Much of agriculture is taking a big hit from the recessionary economy, and the beef sector is no exception as weak retail demand has lowered finished cattle prices. The magnitude of the hit is hard to measure precisely, but consider that late last summer the price outlook for the first quarter of 2009 was for finished steers to average about $94 per hundredweight. As the economy weakened, cattle prices fell and only averaged $81.50 in the January to March quarter. A reduced price of $12.50 per hundredweight represents a revenue reduction of $750 million in the first quarter alone.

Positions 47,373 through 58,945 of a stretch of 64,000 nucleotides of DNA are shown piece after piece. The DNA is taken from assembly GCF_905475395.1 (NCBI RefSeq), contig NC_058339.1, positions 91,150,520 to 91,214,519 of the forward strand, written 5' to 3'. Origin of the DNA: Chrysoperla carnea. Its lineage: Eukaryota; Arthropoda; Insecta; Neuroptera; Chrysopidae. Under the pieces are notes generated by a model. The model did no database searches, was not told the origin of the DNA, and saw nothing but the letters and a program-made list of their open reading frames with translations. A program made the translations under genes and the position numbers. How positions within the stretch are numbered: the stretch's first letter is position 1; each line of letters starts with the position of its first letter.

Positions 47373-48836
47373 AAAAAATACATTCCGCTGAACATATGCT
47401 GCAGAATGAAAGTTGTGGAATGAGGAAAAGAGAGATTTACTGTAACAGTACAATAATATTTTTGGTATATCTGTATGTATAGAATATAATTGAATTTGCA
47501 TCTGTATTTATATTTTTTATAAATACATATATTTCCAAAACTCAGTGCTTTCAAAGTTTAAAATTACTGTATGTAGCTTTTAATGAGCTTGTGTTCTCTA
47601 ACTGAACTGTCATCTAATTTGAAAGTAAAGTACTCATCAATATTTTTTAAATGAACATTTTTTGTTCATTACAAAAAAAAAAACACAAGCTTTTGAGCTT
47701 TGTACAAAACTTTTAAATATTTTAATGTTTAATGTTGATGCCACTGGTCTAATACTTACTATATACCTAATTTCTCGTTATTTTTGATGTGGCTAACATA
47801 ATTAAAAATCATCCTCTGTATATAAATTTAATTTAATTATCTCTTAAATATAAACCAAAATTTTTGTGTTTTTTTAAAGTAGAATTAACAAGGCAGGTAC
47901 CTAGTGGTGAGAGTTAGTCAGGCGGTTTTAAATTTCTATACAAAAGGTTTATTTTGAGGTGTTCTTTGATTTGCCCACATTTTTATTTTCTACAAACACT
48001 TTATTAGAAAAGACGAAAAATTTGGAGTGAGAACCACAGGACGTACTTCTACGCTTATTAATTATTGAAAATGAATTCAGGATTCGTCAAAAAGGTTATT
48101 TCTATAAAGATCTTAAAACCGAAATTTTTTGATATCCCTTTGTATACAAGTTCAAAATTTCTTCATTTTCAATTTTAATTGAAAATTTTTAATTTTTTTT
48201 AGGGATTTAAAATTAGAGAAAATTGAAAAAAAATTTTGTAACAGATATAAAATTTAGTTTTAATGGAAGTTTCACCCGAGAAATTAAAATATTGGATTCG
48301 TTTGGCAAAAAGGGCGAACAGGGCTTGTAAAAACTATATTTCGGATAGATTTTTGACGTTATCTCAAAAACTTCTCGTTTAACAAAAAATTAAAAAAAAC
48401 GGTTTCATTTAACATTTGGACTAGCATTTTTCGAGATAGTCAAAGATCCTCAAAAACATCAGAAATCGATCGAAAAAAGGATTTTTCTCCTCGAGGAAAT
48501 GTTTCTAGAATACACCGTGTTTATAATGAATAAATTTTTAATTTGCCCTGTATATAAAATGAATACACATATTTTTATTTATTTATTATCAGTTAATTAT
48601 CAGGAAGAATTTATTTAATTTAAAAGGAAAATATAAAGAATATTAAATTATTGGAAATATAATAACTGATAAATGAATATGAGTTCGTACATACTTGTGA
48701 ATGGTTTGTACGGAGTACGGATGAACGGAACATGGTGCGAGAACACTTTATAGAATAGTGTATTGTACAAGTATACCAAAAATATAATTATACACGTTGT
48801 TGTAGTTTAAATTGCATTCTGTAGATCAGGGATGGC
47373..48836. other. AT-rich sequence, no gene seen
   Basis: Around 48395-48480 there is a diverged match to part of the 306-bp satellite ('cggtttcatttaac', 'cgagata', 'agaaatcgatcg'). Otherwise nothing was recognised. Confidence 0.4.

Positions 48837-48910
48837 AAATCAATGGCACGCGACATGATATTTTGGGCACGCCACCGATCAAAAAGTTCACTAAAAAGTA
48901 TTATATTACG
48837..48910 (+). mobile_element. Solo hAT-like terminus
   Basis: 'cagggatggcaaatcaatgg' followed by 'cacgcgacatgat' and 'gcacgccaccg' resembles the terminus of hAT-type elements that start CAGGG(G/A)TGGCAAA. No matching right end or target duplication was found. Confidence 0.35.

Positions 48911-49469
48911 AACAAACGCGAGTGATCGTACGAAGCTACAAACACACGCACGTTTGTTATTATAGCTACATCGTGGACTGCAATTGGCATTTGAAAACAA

Cattle prices have paralleled the decline, and more recent recovery, in the U.S. stock market. Since September, the Dow Jones Industrial Average index and finished cattle prices have been nearly 90 percent correlated using weekly data. Of course the stock market does not determine cattle prices, but since last September they have both been highly influenced by macro economic conditions that reflect weak demand.

Supply is not the reason for low cattle prices. In the first quarter of the year, per capita beef supplies were down about three percent, and gave rise last summer to the anticipation of mid-$90 finished cattle prices in the first quarter. Beef supplies will remain about three percent below previous year levels into the second quarter of 2009, but will be up about two percent in the third quarter and unchanged in the final quarter of the year. A smaller beef cow herd and fewer cattle in feedlots have provided generally smaller beef supplies.

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